Six Signs That A Student Needs A Therapeutic School Placement

students walking into school with backpacks

Six Signs That A Student Needs A Therapeutic School Placement

By Christopher Leonard, MSW, LCSW, M.Ed.

As an authentic therapeutic school, Sage Day employs an intensive therapeutic approach, combining individual, group and family therapy with a specialized and differentiated academic program delivered by dual-certified teachers in order to meet the needs of students manifesting signs of personality disruption.  Our clinicians and teachers go beyond helping students manage their symptoms to get through the day. We help students get their development back on course to set them up for success in the real world. Here are some typical signs that a student needs a therapeutic school placement.

  1. Identity instability – Although all adolescents are working on consolidating identity, students with a highly unstable sense of self can be conflicted about investing energy in anything or anyone. The result is a lack of motivation in school and a lack of engagement in relationships.
  2. Unstable relationships – These relationships may be highly conflictual or socially isolated. These students have an inconsistent view of self and others that can lead to overstepping boundaries and/or frequent peer conflict in school and on social media or complete withdrawal and lack of any social involvement.
  3. Difficulty with aggression – The aggression may be towards others and/or self (tantrums, outbursts, self-injury, suicidal ideation)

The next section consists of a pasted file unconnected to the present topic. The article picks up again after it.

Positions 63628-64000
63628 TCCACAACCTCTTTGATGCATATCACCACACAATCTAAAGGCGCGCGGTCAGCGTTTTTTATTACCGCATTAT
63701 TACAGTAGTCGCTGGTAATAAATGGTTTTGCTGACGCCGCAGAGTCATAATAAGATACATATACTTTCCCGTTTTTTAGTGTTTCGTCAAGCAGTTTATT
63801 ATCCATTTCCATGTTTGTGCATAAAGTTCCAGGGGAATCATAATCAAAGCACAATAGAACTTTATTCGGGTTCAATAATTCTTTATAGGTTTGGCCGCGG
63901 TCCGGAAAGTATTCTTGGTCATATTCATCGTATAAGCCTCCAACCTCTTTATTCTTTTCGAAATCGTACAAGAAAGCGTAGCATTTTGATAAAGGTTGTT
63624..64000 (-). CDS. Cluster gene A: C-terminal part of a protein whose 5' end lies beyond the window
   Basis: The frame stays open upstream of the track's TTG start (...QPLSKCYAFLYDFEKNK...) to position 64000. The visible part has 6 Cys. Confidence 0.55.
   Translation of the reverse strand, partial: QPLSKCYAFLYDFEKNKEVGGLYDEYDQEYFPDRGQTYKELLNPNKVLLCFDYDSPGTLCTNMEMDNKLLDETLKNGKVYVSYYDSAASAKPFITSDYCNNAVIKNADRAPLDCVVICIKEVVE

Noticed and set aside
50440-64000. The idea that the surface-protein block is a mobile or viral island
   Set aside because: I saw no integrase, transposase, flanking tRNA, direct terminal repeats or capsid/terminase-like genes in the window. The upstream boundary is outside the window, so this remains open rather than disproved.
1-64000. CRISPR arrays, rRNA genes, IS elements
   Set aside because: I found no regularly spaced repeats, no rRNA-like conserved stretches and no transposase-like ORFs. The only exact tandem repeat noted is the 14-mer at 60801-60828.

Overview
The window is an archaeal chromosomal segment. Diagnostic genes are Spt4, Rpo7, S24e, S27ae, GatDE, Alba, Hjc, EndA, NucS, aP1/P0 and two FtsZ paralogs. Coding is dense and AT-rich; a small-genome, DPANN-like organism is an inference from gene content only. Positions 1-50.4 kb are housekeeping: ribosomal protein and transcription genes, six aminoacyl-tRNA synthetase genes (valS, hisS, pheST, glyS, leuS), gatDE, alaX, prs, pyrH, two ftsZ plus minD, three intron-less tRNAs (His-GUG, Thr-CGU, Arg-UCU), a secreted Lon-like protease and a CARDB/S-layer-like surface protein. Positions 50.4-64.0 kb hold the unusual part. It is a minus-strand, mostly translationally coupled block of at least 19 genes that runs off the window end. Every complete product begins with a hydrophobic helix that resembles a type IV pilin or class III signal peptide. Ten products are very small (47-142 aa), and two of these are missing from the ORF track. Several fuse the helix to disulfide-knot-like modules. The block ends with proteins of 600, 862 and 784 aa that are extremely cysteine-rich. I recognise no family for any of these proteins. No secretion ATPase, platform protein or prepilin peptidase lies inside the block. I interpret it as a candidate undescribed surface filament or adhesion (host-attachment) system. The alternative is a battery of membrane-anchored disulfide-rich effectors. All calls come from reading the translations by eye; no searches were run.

4. Avoidance – school, academic and social avoidance. Students who struggle with avoidance may spend an inordinate amount of time in the nurse’s office or guidance office or may avoid coming to school altogether. Once a student becomes entrenched in staying home from school it can be very difficult to get them back to school.
  5. Problematic reactions toward others – These are reactions that are based on misperceptions that feel real. Some students can be oversensitive to others and experience criticism or rejection even when teachers and peers are responding to them benignly.
  6. Externalizing blame – Rather take a share of responsibility for their circumstances some students tend to place the problems outside of themselves, either on others or on the school itself.

The behavior patterns described above can be signs of a moderate to severe disruption in development that requires a cohesive therapeutic approach delivered by well trained and supervised experienced clinicians and teachers in an intensive manner –  Sage Certified Clinicians™ and Sage Day Teachers provide the cohesive and highly specialized therapeutic approach that these students need.